From Open Theism and Biblical Prophecy by Gospel Beyond Belief:
To understand premise 1, I want to explain what I mean by the strength of prophecy. I contend that the strength of Bible prophecy as a whole depends on the strength of individual prophecies and the quantity of such prophecies. Let us say for the sake of argument that Jesus was born in a manger on the evening of March 31, 4 B.C. in Bethlehem to parents of Davidic lineage. If this was so, then the following predictions, let’s say made in 500 B.C., would be on a scale of weaker strength prophecies to stronger strength prophecies:
A King will be born
A King will be born in Israel
A King will be born in Bethlehem
A King will be born in Bethlehem in 37-4 B.C.
A King will be born in Bethlehem in 4 B.C.
A King will be born in Bethlehem in 4 B.C. on March 31st
A King will be born in Bethlehem in 4 B.C. on the evening of March 31st
A King named Jesus will be born in Bethlehem in 4 B.C. on the evening of March 31st
A King named Jesus will be born in a manger in Bethlehem in 4 B.C. on the evening of March 31st
A King named Jesus will be born in a manger in Bethlehem in 4 B.C. on the evening of March 31st to parents named Joseph and Mary.
Prediction 10 is stronger than prediction 1 because you have to know much more about the future to be right about 10 than you do about 1. Specificity is not the only measure of the strength of prophecy, however. The amount of such prophecies also figures in the calculus. It could be the case that one prediction of value 4 is stronger that two predictions of value 3, but that would depend on the scale. But the obvious point remains that the more correct predictions the Bible makes the stronger Bible prophecy will be. But keep in mind that prophecies of low strength are still true.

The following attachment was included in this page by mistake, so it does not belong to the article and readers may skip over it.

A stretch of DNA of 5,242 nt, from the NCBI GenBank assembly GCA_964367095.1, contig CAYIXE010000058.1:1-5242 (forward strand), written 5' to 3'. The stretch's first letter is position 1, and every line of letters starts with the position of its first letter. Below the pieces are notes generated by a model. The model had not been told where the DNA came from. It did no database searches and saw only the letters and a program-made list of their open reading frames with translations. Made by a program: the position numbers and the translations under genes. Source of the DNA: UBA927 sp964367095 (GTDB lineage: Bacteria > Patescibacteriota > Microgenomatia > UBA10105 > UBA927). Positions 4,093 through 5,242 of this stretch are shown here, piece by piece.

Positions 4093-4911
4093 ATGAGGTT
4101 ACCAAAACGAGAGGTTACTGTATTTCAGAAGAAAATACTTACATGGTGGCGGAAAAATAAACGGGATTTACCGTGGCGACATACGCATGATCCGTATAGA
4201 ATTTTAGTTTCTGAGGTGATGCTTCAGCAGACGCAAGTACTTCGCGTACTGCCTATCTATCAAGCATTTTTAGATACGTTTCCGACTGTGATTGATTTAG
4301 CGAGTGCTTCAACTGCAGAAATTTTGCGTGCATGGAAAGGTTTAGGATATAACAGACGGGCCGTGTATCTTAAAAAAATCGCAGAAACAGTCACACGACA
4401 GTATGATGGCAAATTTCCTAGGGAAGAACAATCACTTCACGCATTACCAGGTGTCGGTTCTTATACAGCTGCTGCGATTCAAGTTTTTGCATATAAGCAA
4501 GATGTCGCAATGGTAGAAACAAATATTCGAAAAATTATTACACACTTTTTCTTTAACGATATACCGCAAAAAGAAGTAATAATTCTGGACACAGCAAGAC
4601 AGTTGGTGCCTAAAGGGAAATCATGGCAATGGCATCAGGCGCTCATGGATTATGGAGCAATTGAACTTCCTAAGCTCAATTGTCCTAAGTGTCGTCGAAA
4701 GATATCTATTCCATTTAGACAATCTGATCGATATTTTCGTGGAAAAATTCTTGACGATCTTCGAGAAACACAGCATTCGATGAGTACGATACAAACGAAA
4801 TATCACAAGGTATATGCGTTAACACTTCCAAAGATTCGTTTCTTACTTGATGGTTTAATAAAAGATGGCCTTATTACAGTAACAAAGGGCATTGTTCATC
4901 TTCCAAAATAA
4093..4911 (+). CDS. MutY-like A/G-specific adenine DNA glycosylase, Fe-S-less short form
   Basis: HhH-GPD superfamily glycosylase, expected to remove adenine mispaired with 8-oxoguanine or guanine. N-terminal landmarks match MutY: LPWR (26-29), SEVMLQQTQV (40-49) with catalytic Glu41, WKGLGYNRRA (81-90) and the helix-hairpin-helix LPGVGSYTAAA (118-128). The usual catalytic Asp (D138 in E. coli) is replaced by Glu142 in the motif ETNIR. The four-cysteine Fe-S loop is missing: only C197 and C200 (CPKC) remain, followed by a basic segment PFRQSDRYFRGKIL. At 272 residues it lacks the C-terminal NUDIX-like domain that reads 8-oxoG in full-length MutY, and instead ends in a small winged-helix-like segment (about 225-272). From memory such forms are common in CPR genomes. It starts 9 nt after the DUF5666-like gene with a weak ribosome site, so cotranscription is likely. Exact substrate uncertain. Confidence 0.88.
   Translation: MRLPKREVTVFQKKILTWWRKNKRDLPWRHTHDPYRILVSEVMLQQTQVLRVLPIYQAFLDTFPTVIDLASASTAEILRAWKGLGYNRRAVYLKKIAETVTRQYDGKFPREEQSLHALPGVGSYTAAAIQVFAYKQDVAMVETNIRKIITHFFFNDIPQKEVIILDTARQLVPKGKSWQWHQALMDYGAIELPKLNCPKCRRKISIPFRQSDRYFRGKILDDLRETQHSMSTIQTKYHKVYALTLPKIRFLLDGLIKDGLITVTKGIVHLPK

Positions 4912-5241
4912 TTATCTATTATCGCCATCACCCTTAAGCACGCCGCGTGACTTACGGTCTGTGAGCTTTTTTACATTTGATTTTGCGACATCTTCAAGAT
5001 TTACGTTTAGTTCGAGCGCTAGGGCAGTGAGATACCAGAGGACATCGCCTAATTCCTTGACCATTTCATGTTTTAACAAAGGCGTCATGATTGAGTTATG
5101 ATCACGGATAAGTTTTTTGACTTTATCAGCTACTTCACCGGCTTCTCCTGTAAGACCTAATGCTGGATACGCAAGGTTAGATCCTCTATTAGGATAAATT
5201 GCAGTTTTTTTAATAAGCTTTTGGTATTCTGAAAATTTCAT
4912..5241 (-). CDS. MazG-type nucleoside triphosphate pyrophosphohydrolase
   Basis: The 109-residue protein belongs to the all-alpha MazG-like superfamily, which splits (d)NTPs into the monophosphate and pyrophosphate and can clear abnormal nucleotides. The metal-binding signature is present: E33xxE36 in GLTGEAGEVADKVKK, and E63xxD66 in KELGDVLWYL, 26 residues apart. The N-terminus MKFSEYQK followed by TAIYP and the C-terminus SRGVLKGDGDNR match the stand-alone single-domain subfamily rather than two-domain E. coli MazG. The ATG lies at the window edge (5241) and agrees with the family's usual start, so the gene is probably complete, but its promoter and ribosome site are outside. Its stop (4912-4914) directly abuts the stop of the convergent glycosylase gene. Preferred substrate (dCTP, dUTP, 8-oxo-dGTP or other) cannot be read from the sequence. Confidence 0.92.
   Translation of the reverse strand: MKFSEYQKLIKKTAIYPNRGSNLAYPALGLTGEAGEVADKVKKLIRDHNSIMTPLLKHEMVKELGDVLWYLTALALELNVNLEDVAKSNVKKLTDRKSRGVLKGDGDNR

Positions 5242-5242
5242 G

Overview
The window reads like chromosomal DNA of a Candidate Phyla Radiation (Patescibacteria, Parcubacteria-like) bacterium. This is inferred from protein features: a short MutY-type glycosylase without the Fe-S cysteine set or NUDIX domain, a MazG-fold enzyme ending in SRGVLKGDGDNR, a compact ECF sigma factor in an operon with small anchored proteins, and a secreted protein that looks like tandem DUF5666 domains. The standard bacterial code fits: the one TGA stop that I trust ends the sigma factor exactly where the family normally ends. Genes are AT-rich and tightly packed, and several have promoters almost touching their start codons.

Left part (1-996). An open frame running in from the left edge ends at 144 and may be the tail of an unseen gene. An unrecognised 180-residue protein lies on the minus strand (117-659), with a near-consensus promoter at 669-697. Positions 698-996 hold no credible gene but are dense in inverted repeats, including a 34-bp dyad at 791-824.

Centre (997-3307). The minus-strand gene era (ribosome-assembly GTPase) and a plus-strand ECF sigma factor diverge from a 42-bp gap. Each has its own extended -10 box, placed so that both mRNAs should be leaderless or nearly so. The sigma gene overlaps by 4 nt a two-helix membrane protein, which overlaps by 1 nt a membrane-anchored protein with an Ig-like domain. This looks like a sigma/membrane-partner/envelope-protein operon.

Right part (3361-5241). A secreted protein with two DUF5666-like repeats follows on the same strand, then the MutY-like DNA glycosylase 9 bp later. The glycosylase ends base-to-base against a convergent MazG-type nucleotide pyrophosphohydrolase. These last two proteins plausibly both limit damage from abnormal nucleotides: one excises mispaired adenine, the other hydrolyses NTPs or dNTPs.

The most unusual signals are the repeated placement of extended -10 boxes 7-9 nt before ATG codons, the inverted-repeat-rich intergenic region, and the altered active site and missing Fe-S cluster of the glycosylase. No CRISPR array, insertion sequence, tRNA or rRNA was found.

I contend that the individual Old Testament prophecies concerning Jesus’ first advent fall in the 2-3 range in the (imperfect) scale of my example, but they do not reach to strength 4. This leads me to rate the overall strength of Bible prophecy, taking into account quantity as well as quality, in the 2-3 or 3-ish range. This is fairly low.
Open theism provides a better model for why Bible prophecy would have strength 2 or 3 and not 9 or 10. If the future is open then there is a lot of historical wiggle room that God gives freedom. Given this freedom, and given God’s unthwartable sovereign plans, then we wouldn’t expect Bible prophecy to be much higher than 2 or 3. Open theism is often compared to a chess game in which a grandmaster will always beat a novice even though the grandmaster does not know in advance what moves the novice will make. The grandmaster’s plan of victory is assured. God’s plans are assured even though the individual moves might not be known in advance. The grandmaster will win, even though we don’t know that it is by capturing the rook and forcing checkmate on move 14, say. In other words, the reason the strength of Bible prophecy is low is that Open theism is true.